On 4 April 1945, members of the 4th Armored Division, supported by an attachment from the 89th Infantry Division, liberated the Nazi forced labor camp known as Ohrdruf.
Most Americans first learned of the atrocities of the Nazi camps in 1942, but it was not until April 1945 that US soldiers witnessed what happened firsthand when they liberated Ohrdruf.
I never thought I’d write about the documentation of a tragedy while living in the midst of another. It is hard to write about concentration camps at any time, and it’s harder now with the world currently facing Covid-19. This post continues the series on researching World War II service, recalling the efforts and sacrifices of the past, and presenting the evidence that tells us what happened. The past must be documented, and we, and succeeding generations, must learn and remember.
The 89th Infantry Division, of which the 914th Field Artillery Battalion was a part, has been commemorated by the U.S. Holocaust Memorial Museum and the US Army Center of Military History as a Liberating Unit. Their guidelines define a Liberating Unit as
- Recognize units only at the divisional level;
- Accord the honor of liberator status on the basis of unit records housed at the National Archives and Records Administration, not oral testimony; and
- Accord liberator status to those divisions arriving at the site within 48 hours of the initial division’s encounter.
I knew from reading the history of the 89th that some units were attached to the 4th Armored Division during a couple key dates, specifically 3 – 6 April 1945. These units were
- 355th Combat Team
- 914th Field Artillery Battalion
- 314th Engineers Combat Battalion, Company C
The 4th Armored Division, like the 89th, was recognized as a Liberating Unit of Ohrdruf. It seemed from the general history of the 89th that my great uncle Irv Carl would have been a witness to the atrocities of the Ohrdruf camp. The unit histories of both the 4th and the 89th also document their presence at Ohrdruf, as does the history of the 914th. To learn the daily movements of each company of the 914th Field Artillery Battalion, and access every possible record available, I needed to review Morning Reports.
Morning Reports are the most granular of the documents available to WWII military researchers – they were created the morning after events took place. The reports are omission-based, meaning that if nothing happened to a soldier that day, his name would not appear, just some descriptive details of what the company did and experienced. Reports only show the names of men wounded, sick or who arrived/departed the unit on a particular date, meaning that the vast majority of soldiers’ names were not in Morning Reports.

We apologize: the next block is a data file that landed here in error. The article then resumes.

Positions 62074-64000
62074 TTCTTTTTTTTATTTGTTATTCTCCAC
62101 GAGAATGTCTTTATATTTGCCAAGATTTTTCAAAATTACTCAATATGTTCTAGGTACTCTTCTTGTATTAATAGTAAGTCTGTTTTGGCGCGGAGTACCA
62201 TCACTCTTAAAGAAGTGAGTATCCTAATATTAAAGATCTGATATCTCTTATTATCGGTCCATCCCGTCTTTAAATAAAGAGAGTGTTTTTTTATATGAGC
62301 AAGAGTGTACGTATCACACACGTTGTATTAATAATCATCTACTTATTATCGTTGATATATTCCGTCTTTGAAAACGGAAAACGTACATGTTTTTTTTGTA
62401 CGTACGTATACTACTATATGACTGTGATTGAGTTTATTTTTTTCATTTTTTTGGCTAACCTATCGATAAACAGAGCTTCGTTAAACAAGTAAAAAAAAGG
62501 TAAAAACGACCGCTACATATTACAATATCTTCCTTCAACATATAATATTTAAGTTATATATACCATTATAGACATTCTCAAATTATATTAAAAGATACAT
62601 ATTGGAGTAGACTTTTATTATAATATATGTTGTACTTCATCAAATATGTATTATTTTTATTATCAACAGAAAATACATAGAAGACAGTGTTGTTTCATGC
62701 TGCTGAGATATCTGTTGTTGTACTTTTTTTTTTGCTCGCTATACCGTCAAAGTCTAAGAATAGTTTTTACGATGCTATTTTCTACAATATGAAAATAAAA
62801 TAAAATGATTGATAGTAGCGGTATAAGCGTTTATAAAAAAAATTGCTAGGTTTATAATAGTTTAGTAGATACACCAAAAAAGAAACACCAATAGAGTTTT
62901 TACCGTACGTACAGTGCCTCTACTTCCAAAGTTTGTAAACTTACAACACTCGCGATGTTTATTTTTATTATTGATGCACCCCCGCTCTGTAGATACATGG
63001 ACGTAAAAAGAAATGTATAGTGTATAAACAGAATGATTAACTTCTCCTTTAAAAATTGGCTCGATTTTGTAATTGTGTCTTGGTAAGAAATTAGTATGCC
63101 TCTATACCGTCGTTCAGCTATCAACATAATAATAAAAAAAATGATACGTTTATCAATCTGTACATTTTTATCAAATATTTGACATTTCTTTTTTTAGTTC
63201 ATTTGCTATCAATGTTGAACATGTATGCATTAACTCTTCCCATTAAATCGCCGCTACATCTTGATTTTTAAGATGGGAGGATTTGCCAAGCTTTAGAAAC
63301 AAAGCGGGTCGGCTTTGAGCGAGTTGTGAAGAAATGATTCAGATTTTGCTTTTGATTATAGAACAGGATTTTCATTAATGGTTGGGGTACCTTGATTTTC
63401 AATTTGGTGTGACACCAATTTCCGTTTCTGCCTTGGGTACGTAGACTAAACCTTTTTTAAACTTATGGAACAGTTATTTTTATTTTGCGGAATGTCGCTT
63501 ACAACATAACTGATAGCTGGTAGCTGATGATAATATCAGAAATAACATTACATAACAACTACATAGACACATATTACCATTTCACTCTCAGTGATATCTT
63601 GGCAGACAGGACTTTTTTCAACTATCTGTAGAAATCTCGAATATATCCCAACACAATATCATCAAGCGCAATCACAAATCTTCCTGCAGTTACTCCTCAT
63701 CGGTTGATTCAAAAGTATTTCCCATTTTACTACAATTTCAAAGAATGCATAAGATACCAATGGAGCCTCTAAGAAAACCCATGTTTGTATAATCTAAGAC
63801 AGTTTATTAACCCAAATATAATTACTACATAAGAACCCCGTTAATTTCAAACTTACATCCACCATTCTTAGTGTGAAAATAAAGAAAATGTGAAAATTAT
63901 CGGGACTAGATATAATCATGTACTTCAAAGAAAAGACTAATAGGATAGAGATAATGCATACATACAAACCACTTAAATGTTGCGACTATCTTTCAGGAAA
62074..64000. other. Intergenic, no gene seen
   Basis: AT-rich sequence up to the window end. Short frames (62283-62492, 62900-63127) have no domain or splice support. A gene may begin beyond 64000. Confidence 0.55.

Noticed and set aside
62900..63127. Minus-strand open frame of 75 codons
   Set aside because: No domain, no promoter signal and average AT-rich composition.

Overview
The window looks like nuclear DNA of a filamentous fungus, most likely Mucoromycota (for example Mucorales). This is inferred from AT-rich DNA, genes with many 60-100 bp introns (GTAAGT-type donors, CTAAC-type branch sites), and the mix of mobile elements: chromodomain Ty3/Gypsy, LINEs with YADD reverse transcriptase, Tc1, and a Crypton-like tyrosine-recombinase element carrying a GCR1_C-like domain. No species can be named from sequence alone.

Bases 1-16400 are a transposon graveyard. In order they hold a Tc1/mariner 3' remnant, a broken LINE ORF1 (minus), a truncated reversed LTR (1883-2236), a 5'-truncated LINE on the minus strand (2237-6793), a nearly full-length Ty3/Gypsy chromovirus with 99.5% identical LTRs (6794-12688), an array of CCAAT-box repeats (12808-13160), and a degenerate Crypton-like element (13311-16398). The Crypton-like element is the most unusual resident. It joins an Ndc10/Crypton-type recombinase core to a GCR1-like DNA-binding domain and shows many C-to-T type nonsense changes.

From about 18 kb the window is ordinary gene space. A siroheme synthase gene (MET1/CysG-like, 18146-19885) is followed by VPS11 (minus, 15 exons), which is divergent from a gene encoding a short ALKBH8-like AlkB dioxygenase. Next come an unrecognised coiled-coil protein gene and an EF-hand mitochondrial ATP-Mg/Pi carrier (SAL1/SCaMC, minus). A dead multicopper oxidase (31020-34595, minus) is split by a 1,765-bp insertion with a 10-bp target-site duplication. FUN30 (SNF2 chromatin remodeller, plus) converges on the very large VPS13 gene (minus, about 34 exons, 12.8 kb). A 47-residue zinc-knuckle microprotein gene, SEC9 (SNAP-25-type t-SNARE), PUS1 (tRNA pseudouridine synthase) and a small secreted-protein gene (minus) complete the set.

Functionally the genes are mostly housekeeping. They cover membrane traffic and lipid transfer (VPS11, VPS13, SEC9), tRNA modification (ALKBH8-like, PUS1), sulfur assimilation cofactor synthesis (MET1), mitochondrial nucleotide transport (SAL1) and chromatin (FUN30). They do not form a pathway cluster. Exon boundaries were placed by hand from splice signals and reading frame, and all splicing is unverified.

Morning Reports vary in detail, and in preservation quality. Morning Reports were microfilmed by the National Archives and are housed in St. Louis. Some reels have fared better than others. The 914th Field Artillery Battalion reports have some gaps – days when the “buck slips,” the small slips of paper on which the reports were filed, were not received. The data was input on later dates.
The Morning reports for the 914th Field Artillery Battalion – for all Batteries – are missing buck slips for many days of the first two weeks of April. Even so, the Morning Reports for Battery C – the Battery to which Irv Carl belonged – provide details on exactly where and when. On 4 April 1945, after traveling more than 200 miles in less than three days, Battery C arrived 2 miles southeast of Meteback, Germany at 1130. The next morning, 5 April, it was onward to take Gotha. Battery C arrived at Ohrdruf in the rain, at 1600 on 6 April 1945. They remained at Ohrdruf for several days, departing at 0630 on 10 April 1945.
A few days after the 914th Field Artillery Battalion departed Ohrdruf, General Dwight D. Eisenhower arrived, along with General George C. Patton. In a letter to George C. Marshall written on 15 April 1945, Eisenhower described the experience
First person accounts of Ohrdruf:
 Record Group 407: Records of the Adjutant General’s Office, 1905 – 1981, World War II Operations Reports, 1940 – 1948. Entry (NM3) 427, File 389 – FA(914) – 0.1 History 914th FA BN, 89th Inf. Div 2 Feb 1942 – 30 Oct 45.
 USHMM, https://encyclopedia.ushmm.org/content/en/article/us-army-units?parent=en%2F7836, accessed 30 March 2020.
 A Combat Team is a temporal fighting force, depending on the tactical situation. In the case of a Regimental Combat Team, it stays in the base unit (Infantry Regiment), allowing the Commanding Officer (Regimental Commander) to add heavy weapons, antitank assets etc. as needed for the situation. Many thanks to Patrick Brion, Förderverein “Mahn- und Gedenkstätte Walpersberg“ e.V., Sitz Kahla for assistance with the abbreviations and definition of a Combat Team.
 US Army Center of Military History, https://history.army.mil/documents/ETO-OB/89ID-ETO.htm, accessed 30 March 2020.
 There is more than one Meteback. The one mentioned here is located at 50.9698, 10.6091
 Eisenhower, Dwight D: Papers, Pre-Presidential, 1916 – 1952. Principal Files, 1916 – 1952. File Unit: Marshall, George C. (6), Letter, Dwight D. Eisenhower to George C. Marshall, 4/15/1945. Dwight D. Eisenhower Library, Abilene, Kansas. To view the entire letter, see here: https://catalog.archives.gov/id/12005711.